Full storage is fine, but it’s time for structural solutions for gas

Full storage is fine, but it's time for structural solutions for gas


The “crisis” of the past few months has not completely subsided even if we can look at winter with optimism. Now we need to guarantee energy security in the short and medium term considering the new geopolitical balances and the needs of the green transition

The fill level of the Italian gas storages has come to touch share 80 percent last Monday June 19, two months earlier than in past years. A fact that until recently would have gone unnoticed but which in the light of what has been happening in Europe for the past year and a half has not only become noteworthy but even falls into the category of “good news”. It is an advance which, if on the one hand allows us to manage the arrival of the cold season with relative optimism and without preventive alarmism, on the other however, it must not make us let our guard down. Not only on next winter (which with Scipio’s heat seems so far away but for those who have to plan it’s tomorrow) but also on the following ones. And neither on plans for the infrastructure we need, also with a view to transitioning towards “green molecules”. Need a first sign? It is that of gas price volatilitywhich fell from 150 euros per MWh in December to 23 euros at the beginning of June and then climbed back to 50 euros and fell again in recent days, with prices for January 2024 around 55 euros per MWh.

In short: the “crisis” of the past few months has not completely subsided and various factors that played positively in the past winter may not repeat themselves. In 2022, Italy received approximately 11 billion cubic meters of gas from Russia (there were 29 the year before). The warmer weather has saved about 2 billion cubic meters, roughly the same amount guaranteed by the government’s containment actions. The switch to coal for electricity generation had a significant impact, with side effects on CO2 emissions. But there is no guarantee that the favorable events will recur. It is true that from now on we should be able to count on the Piombino regasification ship. However, for the second regasification terminal in Ravenna we will have to wait for the autumn of 2024 and not take another mild winter for granted. And then there is China, which will return to the LNG market, liquefied natural gas. Last year Beijing imported 23 billion cubic meters less than the previous year, losing the scepter of the world’s largest importer, but last April and May it recorded significant signs of recovery.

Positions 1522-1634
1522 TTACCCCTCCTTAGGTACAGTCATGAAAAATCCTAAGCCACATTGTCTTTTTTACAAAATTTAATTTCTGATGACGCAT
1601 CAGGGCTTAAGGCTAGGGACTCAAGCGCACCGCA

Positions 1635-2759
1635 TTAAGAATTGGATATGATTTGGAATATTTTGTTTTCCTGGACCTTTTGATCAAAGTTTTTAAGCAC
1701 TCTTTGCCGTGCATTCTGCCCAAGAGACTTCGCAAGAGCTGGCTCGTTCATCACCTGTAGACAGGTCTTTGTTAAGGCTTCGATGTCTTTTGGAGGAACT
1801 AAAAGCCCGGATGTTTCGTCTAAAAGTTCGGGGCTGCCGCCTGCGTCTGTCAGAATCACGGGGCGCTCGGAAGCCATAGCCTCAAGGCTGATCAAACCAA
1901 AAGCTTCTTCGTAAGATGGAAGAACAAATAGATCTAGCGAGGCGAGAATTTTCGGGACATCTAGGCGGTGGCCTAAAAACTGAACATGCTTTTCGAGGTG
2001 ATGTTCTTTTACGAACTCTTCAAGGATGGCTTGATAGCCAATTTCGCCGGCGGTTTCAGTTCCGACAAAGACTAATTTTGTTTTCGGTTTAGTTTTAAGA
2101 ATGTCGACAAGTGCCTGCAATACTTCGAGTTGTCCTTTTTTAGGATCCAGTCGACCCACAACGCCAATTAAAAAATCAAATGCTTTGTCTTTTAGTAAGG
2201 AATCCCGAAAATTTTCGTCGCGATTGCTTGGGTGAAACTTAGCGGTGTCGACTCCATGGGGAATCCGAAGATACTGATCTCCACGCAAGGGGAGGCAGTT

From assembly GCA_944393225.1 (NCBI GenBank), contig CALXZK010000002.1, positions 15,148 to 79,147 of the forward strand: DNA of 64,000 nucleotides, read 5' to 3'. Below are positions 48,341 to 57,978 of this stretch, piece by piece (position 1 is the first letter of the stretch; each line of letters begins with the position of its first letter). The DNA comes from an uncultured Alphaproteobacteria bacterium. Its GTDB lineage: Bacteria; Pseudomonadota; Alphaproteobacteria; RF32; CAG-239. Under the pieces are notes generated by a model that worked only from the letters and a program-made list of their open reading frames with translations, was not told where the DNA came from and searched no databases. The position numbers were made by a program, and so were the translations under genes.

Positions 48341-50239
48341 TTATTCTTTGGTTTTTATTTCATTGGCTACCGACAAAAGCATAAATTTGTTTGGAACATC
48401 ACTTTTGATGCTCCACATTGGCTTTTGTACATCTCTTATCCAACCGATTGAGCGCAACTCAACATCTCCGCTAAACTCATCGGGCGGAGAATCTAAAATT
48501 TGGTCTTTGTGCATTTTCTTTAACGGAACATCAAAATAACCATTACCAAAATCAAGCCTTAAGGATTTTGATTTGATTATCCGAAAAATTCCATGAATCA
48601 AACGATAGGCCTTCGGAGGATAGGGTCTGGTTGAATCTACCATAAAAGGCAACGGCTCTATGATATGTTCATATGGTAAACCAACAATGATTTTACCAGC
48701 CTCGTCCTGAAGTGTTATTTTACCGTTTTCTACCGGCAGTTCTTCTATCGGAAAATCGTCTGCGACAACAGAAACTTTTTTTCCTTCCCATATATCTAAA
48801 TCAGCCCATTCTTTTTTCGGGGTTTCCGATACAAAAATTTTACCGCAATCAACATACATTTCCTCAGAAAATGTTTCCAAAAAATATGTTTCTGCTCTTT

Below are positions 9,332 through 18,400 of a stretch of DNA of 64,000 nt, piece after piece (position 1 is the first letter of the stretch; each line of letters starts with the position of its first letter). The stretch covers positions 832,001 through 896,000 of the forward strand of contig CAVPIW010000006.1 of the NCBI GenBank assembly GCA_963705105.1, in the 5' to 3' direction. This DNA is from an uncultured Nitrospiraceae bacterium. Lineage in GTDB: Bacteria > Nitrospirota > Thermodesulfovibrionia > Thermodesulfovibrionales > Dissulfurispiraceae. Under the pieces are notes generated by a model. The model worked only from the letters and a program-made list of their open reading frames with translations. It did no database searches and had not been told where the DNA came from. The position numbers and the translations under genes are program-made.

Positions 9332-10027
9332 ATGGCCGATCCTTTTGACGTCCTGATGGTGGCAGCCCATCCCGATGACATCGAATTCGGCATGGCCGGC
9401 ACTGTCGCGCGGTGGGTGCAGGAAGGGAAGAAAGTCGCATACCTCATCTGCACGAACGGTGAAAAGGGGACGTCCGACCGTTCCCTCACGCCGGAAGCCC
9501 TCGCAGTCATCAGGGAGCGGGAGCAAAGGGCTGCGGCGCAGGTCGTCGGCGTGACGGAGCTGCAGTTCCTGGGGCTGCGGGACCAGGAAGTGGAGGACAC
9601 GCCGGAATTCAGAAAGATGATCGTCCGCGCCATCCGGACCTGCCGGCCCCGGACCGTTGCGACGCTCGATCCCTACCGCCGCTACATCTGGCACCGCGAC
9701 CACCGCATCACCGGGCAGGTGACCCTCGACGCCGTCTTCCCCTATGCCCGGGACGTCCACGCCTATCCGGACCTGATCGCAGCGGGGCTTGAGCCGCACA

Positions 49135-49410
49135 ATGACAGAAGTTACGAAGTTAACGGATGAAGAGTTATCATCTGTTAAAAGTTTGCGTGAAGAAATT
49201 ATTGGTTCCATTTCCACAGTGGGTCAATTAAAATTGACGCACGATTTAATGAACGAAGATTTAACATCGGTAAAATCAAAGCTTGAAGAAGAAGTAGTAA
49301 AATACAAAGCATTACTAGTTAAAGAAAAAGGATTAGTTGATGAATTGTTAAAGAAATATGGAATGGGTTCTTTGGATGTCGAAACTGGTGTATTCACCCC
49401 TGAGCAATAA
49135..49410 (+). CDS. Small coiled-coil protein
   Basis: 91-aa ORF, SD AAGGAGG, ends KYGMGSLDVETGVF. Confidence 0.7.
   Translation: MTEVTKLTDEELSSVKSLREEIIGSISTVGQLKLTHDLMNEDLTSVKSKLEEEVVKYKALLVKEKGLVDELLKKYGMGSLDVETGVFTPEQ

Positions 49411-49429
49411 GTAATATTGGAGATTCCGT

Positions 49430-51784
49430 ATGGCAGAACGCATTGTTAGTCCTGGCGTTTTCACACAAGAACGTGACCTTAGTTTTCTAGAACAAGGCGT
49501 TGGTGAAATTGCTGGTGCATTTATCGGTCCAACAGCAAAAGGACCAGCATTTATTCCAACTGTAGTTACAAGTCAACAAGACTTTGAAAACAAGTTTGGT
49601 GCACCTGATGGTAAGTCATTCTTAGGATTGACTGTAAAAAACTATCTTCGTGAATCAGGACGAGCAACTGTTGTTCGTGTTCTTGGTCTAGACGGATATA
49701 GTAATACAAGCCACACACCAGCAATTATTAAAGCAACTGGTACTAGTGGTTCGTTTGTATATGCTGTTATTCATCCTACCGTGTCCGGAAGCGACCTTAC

What should not be forgotten is that the response to the crisis in this first phase took place mainly through “conjunctural” countermeasures, aimed at avoiding emergencies, while now the task is becoming more demanding and above all undeferrable. The time has come for infrastructural solutions, capable of guaranteeing energy security in the short and medium term and of taking into consideration the new facts imposed by the changed geopolitical balance and the needs of the green transition.

It is for all these reasons that systems such as the Piombino and Ravenna regasification terminalsas well as the acceleration in the implementation of the Adriatic linewhich by allowing us to overcome the bottlenecks of gas transport from South to North will allow us to make a flexibility structural which cannot fail to have effects also on prices.

But the strategic nature of a work like the Adriatica, or like the storage facilities, doesn’t stop there. In the perspective of the energy transition, and in addition to complementing the path of renewables, the Adriatic will allow the creation of the new route dedicated to green hydrogen – the SoutH2 Corridor which Meloni and Scholz also recently discussed – as soon as its production arrives at adequate quantitative levels in the South of the country and, hopefully, in North Africa. In the medium-long term, the vision of a company like Snam can only be this: investing in the composition of competitive infrastructures, capable of transporting “green molecules” from biomethane to hydrogen, thus promoting their development. And the energy transition.

Stefano Venier is CEO of Snam


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